337. The Entrepreneurial Book Paradox
338. Fixing Bugs vs. Changing Diapers
339. Not Afraid of Satan
340. Success is Critical
341. Learning by Dumpster Diving
342. Delivering vs. Complaining
343. Fizzbuzz Debate
344. Motivation to Code
345. Success and Failure
346. Happy Dance
347. A Programmer is Like a Corvette
348. How Things Have Changed
349. Even Snowflakes Must Work to Get Something Done
350. The Value of Negative Feedback
351. Don't Touch My Masterpiece!
352. Time Measures by Business Type
353. Ugly Unmaintainable Code
354. Building is Not a Zero Sum Game
355. My Bike Changes My Thinking
356. If I Could Only Go Back
357. Virgin Code
358. Health for Time vs. Energy
359. Writing Software vs. Writing a Book
360. Support Programming in an Emergency Room
361. Programmer's Tools Include Peace and Quiet
362. Rewrite or Not?
363. Fixing Others' Crappy Code
364. Learning What Not to Do
365. Competition != Achievement
366. Pizza Makes Bug Fixing More Palatable
367. Emotion is Fuel
368. Programmer + Junkfood = Code
369. Juniors Who Judge Rarely Become Senior
370. How Software is Like Comedy
371. Almost Funny Code Comments
372. The Maintenance Programming Mess
373. Which Beer Did This to Me?
375. Why More Maintenance than Development?
376. You Can Program Forever
377. Sometimes, Determination is the Critical Differentiator
378. Programming Takes a Lot of Time!
379. Code with Empathy
380. Every Minute of Inspiration is Followed by an Hour of Grunt Work
381. It's Easier to Do It Right than Wrong
382. The Good Path is Often Tortured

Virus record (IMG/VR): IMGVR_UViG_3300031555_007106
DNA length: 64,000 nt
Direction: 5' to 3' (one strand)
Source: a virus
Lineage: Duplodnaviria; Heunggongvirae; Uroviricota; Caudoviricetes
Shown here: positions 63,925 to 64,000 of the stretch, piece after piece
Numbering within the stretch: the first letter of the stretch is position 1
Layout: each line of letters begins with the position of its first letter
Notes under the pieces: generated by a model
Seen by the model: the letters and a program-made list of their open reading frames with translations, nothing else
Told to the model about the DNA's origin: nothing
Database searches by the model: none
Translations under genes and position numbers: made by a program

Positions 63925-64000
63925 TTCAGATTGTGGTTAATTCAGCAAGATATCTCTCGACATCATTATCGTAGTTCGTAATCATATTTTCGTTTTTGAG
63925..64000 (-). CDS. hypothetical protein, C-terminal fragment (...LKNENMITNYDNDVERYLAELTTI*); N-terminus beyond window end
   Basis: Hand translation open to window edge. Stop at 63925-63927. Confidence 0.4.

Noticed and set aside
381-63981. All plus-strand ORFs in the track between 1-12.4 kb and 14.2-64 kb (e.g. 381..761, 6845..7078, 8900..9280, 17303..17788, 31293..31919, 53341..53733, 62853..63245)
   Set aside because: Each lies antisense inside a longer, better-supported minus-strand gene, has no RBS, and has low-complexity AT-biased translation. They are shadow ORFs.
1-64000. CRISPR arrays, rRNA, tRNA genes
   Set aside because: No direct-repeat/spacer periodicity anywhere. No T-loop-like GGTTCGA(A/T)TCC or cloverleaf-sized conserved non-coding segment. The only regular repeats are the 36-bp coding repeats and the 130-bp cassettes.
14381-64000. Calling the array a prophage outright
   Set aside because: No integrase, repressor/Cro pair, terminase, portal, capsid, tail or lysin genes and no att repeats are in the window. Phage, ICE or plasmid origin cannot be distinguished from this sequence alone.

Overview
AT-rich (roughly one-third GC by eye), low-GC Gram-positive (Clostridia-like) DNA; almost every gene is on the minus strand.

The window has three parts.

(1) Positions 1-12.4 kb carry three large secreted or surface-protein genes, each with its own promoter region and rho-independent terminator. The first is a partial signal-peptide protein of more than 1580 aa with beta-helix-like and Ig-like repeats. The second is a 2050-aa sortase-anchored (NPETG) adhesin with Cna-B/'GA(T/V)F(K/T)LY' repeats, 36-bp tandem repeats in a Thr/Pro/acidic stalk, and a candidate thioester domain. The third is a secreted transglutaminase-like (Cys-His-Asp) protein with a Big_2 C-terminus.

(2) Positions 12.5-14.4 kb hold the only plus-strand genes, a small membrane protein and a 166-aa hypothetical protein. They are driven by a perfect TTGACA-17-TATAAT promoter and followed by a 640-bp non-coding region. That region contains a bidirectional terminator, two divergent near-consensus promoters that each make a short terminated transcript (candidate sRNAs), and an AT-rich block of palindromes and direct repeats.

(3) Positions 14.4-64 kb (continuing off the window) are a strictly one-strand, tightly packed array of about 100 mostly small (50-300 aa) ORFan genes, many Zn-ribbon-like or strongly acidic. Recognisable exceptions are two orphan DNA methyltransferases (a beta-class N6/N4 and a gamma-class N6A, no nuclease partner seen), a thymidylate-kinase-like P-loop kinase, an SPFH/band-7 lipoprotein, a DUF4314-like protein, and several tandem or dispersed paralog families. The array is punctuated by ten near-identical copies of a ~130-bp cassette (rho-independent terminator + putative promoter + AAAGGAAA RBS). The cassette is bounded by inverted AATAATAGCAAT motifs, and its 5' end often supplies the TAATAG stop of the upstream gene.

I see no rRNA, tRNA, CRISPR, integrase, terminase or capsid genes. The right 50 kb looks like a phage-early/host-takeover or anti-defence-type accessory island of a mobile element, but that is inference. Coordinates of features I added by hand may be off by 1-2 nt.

383. Bewilderment Often Leads to Wonder
384. The Technical Debt Treadmill
385. Quiet Desperation
386. Cube Farm Noise vs. Signal
387. The Bug Needle and Haystack
388. Cube Farm == Work Prevention Area
389. Come Back Tomorrow
390. Coding is a Small Part of a Programmer's Time
391. I Should Be Having a Ball with This
392. Achieving Eases Burning Out
393. You Can't Get Wet from the Word "Water"
394. Osscilation is the Solution
Chapter 5 - Software
395. Look at the Source Code 396. What Makes a Senior Dev?
397. Programmer Bookshelves
398. Software Class
399. Object Orientation
400. How to Slow Down
401. What's Most Important?
402. Knowing Your Apps
403. Why Get an MBA?
404. Uncommon Sense
405. Breakthrough Software
406. Bad, Better, Best Action
407. Do It
408. Batch Processing
409. Conformity 410. Some Things Never Change
411. User as Admin
412. Good, Better, Best Knowledge
414. Time Needed
415. Imagination vs. Determination
416. Framework Weight
417. Satisfied with Results?
418. Ones and Zeros vs. People
419. Sources of Inspiration
420. 1X vs. 10X vs. 100X
421. Platforms vs. Apps
422. Deep Diving
423. Solutions Looking for Problems
424. Supporting Data
425. The Software vs. Everything Else
426. Lost Opportunity
427. Play vs. Work
428. Wild Goose Chase 429. What vs. Why vs. How
430. 1X vs 10X Programmer
431. Appearance vs. Work
432. Commitment vs. Involvement
433. Junior vs. Average vs. Good vs. Excellent
434. Interviewing the Interviewer
435. Just Right Data 436. System Design Fundamentals
437. Right vs. Fast vs. Cheap
438. Too Many Devs in the Kitchen
439. The Speed Things Happen
441. No Class or Manual Needed
443. Cycle Time ROI
444. Money Beliefs
445. Who Should Kick Butt?
446. What Better Way to Fix It?
448. What You Do for Others
449. Best Thing About Getting Older?
450. Enterprise Workarounds
451. Who are we Programming For?
452. 3 Things to Never Say
453. Sources of my Difficulties
454. Getting Deeper
455. Fit vs. Quality
456. Document What Goes On Under the Hood
457. What to Believe from a User
458. Fundamentals Came Before the Web
459. Dialogue Boxes from Hell
460. Sometimes the People Part is the Toughest